Some have already committed to ambitious environmental promises. Global giant IKEA is aiming to be fully circular by 2030 in every aspect of the business. It’s already launched Circular Hub, allowing customers to resell and buy second-hand furniture.

Decathlon, the sports apparel retailer, recently trialled a subscription model where customer could borrow and exchange any item in the catalogue up to a specific amount. Their initial target was families as they realised the ever-changing need they faced between kids growing, trialling new sports, needing more performant gear as they improve, and participating in seasonal activities such as skiing. For Decathlon, it is an amazing way to ensure a client won’t buy anywhere else, but the returns also provide extremely valuable information into product quality (wear and tear), and potential for improvement. This could be as disruptive as Netflix was to Blockbuster.

Companies who reinvent themselves by creating innovative business models will be those that make their mark without leaving a footprint.

Rewiring the existing model

The issue with a circular economy is that it is a drastic departure from the traditional and linear business model. The circular model is designed to deliver continuous value instead of just optimising sales of products built as cheaply as possible. When a brand knows it might be reselling an item several times, the initial production cost is now only one part of the equation. But, on the other side of that coin, the product quality and repairability can multiply its potential revenue. Financially speaking, the initial margin now has a potential multiplier linked to how many times the product comes back to be resold, and how much value remains as it comes back to be recycled as raw materials for new items.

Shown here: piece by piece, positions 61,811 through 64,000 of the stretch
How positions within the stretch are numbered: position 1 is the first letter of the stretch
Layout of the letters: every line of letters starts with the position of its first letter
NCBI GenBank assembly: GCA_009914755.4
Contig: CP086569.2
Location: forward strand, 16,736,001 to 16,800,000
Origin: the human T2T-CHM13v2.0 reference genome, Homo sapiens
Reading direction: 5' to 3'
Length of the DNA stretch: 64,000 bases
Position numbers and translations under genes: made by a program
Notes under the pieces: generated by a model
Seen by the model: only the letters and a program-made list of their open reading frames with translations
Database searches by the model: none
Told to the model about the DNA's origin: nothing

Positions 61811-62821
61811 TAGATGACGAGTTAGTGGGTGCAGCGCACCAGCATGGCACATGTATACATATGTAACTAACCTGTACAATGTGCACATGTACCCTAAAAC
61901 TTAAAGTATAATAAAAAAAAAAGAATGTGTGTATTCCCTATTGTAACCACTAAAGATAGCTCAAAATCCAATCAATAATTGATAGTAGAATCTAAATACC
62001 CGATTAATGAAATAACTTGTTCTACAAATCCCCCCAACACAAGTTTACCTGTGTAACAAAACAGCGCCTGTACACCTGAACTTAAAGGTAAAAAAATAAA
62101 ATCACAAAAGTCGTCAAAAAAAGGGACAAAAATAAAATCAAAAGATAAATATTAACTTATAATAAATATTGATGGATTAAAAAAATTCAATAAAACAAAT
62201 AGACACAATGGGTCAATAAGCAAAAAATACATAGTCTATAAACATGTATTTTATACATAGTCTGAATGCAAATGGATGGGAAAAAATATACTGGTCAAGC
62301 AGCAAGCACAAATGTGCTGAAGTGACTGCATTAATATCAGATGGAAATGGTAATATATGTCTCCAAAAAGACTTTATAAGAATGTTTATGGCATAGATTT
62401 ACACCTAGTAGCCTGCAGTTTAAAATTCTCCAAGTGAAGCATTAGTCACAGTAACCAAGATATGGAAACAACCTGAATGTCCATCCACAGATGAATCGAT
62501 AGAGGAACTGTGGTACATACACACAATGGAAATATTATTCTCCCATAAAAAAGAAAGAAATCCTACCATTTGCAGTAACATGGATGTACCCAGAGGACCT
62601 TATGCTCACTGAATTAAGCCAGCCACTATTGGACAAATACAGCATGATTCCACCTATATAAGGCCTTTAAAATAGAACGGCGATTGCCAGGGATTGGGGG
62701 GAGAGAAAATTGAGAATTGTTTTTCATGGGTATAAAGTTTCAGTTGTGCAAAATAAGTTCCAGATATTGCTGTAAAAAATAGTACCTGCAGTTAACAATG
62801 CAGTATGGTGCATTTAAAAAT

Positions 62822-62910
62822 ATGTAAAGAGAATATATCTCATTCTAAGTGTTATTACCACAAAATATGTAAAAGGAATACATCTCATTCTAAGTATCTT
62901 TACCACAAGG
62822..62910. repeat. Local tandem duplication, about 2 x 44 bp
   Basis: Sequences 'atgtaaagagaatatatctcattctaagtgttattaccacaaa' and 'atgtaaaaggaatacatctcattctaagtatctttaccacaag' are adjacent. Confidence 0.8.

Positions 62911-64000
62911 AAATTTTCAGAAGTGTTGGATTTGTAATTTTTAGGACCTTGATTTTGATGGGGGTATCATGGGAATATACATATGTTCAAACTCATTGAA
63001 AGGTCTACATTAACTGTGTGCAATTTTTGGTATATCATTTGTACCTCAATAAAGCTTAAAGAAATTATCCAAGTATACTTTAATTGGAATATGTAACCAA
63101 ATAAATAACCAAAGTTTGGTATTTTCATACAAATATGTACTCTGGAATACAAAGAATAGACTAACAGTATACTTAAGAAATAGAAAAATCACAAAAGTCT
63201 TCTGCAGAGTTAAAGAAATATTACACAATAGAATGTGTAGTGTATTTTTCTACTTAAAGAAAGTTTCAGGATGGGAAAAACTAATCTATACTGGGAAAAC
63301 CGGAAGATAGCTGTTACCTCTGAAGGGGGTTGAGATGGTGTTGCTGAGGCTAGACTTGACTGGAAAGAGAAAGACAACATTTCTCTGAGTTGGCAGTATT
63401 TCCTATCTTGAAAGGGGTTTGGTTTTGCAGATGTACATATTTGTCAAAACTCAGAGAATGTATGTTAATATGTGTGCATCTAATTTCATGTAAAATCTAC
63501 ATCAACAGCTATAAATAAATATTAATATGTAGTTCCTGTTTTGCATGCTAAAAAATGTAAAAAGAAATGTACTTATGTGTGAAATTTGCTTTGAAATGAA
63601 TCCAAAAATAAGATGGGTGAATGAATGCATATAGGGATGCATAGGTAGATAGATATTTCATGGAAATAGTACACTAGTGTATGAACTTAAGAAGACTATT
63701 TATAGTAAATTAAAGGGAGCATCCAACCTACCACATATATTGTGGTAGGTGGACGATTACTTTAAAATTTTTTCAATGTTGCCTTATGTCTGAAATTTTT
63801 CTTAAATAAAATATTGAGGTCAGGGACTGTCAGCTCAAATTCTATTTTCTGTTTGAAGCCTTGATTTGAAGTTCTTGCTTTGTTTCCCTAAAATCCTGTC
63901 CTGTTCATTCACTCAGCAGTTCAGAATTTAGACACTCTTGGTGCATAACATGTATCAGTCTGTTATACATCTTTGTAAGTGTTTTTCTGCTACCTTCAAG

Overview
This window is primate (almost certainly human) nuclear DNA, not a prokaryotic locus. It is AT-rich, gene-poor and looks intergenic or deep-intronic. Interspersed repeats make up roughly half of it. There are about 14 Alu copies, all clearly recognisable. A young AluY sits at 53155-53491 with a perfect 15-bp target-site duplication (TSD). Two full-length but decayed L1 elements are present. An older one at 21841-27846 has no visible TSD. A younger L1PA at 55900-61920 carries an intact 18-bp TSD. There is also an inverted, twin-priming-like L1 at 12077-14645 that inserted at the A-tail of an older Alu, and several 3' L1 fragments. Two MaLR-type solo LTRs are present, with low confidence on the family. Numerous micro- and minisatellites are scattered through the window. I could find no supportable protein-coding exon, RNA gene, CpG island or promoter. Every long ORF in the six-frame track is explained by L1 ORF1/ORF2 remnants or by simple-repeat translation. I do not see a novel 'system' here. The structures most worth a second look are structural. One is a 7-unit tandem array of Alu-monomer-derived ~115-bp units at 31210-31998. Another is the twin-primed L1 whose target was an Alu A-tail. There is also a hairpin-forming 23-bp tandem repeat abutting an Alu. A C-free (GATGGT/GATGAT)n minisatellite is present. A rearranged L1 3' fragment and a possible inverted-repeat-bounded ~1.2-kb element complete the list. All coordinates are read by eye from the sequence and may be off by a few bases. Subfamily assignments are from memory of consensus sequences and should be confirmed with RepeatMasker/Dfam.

Ultimately, building a circular future requires a reconsideration of the overall business from design and supply chains to returns. Despite recognising their importance, the cost of circular initiatives can seem difficult for retailers to justify, especially under the pressures of today’s uncertain market. The approach suffers from a misperception that such an investment would drive little growth in return. In a recent survey by Deloitte, only 4% of respondents strongly agree that they expect to a see a financial return on their investments in sustainability initiatives, in stark contrast with those actually doing it right now.

All this can be tied back to something everyone agrees on, customer-centricity. Customer attitudes towards climate change are shifting, and buying behaviours are following the trend, which has a direct and growing impact on retailers’ revenue and growth.

Yes, the shift to a circular economy is bringing major challenges for retailers, but also a massive opportunity for those who can seize it. This transition, difficult though it may seem, can be made easier when supported by the right technology.

First-party data in a circular economy